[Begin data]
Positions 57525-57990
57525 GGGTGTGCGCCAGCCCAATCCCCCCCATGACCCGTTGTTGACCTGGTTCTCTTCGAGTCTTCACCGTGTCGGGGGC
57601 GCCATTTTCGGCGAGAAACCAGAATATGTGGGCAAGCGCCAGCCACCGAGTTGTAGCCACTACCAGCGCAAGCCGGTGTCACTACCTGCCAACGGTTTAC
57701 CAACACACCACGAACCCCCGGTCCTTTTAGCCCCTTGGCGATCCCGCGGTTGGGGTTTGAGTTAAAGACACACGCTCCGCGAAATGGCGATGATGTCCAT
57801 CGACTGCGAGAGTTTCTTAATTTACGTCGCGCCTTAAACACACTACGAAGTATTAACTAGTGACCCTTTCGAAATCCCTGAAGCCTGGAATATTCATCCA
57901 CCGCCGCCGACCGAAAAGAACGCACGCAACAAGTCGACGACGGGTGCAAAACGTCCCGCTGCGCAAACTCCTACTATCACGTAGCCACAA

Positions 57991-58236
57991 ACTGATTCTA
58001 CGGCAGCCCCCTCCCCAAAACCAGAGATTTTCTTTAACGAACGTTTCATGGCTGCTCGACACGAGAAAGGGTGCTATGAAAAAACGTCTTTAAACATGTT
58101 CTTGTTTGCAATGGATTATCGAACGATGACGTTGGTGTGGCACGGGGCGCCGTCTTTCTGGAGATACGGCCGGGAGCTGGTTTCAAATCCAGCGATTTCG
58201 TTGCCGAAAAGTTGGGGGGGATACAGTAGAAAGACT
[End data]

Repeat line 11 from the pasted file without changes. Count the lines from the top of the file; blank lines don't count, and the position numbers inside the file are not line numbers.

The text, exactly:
58201 TTGCCGAAAAGTTGGGGGGGATACAGTAGAAAGACT